Friday, April 24, 2015

Getting and Staying Motivated

There’s nothing harder for a writer than getting and staying motivated. In this high-tech, whirlwind world, it’s often hard to focus on the job at hand. If your cell phone isn’t buzzing to let you know someone desperately wants to speak with you, then it may be vibrating to let you know that you know that someone posted something on your Facebook Page. And then, of course, there’s your family, the stress at work, and who knows what else. What can you do to stay motivated when you’re bombarded with all this?

Well, take heart. There is a way.

There are probably lots of times when your head is just bursting with ideas. You can’t wait to get started—but you never do. If that’s the case, you have a problem with getting motivated. To sort things out, jot down as many of those ideas as you can. Look them over and pick three that stand out from all the rest.

Study those three and ask yourself why each is a good idea. Also ask how relevant each of them is. And finally ask how passionate you are about each one. One of them will stand out after asking these questions. That’s the one to start working on. At this point, forget about getting published and just get to work.

Get yourself excited about this new idea. Dive into researching it. The deeper you go in your research, the more fascinating the topic will become. You may even get so motivated that you ignore that blasted cell phone vibrating in your pocket!

But getting motivated and staying motivated are two different things. That initial surge of writing energy will only last so long, then what?

Visualize where you’d like to be with this project and your writing in general in say six months. Do you see your work being enjoyed by readers? That’s not the same as being published. While the two are intertwined, most writers don’t go beyond seeing themselves published. They forget about their readers. And the secret to success is that you just can’t do that. Your readers are the most important part of the process.

Imagine readers getting excited about what you’ve written. Imagine them laughing or crying. When a reader says they just couldn’t put a book down, that’s a testimony to good writing. Make that happen to your work.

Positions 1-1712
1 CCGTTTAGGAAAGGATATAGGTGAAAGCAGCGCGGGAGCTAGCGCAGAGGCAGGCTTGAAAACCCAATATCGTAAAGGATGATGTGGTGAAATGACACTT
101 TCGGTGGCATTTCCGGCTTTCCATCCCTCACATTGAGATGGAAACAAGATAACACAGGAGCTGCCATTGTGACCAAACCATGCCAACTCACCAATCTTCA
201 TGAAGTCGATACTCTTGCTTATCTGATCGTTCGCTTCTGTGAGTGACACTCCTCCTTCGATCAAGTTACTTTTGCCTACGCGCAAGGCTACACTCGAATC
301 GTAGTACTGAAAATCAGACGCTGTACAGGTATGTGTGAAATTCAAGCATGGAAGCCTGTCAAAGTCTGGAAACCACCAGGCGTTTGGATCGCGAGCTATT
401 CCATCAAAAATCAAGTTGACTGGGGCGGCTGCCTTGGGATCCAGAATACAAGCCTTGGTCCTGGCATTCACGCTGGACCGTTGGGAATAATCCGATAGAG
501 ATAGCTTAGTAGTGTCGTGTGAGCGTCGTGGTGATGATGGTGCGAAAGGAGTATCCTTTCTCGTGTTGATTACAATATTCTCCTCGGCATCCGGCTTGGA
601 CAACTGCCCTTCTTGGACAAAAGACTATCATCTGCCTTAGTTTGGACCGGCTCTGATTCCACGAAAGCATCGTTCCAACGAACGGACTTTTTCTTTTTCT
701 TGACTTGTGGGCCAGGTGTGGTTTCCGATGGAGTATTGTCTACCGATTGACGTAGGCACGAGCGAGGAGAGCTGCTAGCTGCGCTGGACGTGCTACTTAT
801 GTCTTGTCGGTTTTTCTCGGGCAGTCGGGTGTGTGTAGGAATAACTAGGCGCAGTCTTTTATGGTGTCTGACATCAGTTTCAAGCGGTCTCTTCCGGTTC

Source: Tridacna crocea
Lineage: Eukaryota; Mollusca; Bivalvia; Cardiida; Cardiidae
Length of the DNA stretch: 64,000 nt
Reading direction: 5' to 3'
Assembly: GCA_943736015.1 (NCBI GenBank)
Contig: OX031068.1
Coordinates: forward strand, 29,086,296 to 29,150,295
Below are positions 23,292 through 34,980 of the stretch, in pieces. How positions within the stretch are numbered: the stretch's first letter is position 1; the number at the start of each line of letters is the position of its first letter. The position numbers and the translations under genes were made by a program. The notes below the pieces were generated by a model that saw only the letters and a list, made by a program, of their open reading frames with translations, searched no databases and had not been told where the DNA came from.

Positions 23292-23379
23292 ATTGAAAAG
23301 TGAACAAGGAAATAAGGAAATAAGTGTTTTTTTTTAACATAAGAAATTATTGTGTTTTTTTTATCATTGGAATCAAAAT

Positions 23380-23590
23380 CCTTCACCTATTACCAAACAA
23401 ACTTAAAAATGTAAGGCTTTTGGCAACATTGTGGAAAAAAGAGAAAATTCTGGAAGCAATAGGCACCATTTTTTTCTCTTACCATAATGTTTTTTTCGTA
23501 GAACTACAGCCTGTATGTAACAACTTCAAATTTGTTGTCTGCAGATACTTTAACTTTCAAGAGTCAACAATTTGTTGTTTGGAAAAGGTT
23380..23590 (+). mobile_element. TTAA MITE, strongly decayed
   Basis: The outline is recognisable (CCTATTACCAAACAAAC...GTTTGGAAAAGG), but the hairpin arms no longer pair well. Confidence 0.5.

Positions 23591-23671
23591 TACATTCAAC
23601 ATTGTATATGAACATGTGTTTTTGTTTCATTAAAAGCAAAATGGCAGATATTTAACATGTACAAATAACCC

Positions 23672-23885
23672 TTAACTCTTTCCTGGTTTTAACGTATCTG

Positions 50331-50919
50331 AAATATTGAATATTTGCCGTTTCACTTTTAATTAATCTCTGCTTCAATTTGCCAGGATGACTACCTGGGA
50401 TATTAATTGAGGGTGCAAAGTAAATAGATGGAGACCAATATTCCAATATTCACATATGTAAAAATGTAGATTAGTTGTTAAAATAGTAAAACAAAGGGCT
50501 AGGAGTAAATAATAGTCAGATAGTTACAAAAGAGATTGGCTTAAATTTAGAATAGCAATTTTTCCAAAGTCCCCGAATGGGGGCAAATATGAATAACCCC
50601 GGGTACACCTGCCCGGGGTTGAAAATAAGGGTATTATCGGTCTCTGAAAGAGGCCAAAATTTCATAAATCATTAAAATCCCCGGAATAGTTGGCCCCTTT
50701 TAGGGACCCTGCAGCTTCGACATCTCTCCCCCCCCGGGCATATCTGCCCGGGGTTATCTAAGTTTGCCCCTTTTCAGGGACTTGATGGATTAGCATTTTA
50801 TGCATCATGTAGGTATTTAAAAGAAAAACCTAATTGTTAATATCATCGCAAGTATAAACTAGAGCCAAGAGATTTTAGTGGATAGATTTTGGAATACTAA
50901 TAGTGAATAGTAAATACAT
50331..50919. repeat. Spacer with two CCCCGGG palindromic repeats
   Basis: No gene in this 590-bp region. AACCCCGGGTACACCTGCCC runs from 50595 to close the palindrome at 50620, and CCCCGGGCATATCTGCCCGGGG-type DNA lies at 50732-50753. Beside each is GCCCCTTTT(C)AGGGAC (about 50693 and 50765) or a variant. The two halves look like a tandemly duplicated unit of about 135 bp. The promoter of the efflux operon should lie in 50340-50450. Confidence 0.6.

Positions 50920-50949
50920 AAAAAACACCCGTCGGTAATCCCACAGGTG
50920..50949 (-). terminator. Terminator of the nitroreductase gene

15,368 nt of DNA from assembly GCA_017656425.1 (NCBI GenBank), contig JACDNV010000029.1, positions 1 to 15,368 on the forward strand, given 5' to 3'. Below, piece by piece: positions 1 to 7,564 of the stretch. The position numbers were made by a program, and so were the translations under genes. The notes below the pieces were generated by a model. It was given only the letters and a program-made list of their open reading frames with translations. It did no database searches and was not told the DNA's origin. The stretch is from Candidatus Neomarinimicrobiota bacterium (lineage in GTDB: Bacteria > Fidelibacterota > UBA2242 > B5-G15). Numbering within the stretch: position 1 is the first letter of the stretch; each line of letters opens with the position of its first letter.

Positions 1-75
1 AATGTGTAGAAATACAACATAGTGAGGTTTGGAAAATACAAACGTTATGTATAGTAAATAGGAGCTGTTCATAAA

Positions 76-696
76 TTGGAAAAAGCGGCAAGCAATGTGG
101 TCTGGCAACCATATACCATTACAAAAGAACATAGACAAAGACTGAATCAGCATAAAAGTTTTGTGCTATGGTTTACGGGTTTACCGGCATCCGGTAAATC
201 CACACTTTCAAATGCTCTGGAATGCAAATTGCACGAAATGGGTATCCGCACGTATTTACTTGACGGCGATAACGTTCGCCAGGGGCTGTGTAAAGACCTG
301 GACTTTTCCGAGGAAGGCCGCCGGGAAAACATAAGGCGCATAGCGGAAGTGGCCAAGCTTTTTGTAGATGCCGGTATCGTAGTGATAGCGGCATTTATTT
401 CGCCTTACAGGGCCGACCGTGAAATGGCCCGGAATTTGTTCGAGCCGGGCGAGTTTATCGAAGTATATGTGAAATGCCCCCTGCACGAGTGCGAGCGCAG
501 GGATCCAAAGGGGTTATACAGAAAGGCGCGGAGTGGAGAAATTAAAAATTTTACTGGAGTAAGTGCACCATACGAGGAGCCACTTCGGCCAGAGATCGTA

To be sure you stay on track, set a writing time and place. Work writing into your schedule just like eating and exercising. Develop a writing routine (See “There’s Something to be Said for Routine While Working” from Feb. 17, 2014).

Ask yourself what would you like to accomplish with this piece of writing? Every piece of writing should afford you some sort of accomplishment. It may improve your writing skills. It may help you to advance your characterization skills. Or it may increase your knowledge substantially about a particular subject. No writing project is worthless. All contribute somehow to your writing ability and your outlook on life.

To stay motivated, set some goals for yourself. Look ahead. See the bigger picture. Set some long-range goals covering perhaps a year and some short-range goals covering a month or so (See “Setting Goals” from Jan. 4, 2013).

Take time out to read. Reading will stimulate your brain and give you even more ideas. Non-fiction is best. The fantasy of novels doesn’t always stimulate your brain enough because you get involved in the everyday lives of the characters in them. Everything is pretty much thought out for you. But with non-fiction, you’re often forced to think of other things related to what you’re reading.

Above all, decide why you want to write. What drives you? Why do you torture yourself with it? When you know the answers to those questions, you’ll be able to stay motivated, perhaps for a long, long time.


Friday, April 17, 2015

Setting the Tone

Most writers get so involved with their writing that they aren’t aware of the tone they impart to it. In fact, it isn’t until a third party, someone like an editor, reads what you’ve written that you’re made aware of the tone or lack of it in your writing. Tone can create interest or just the opposite.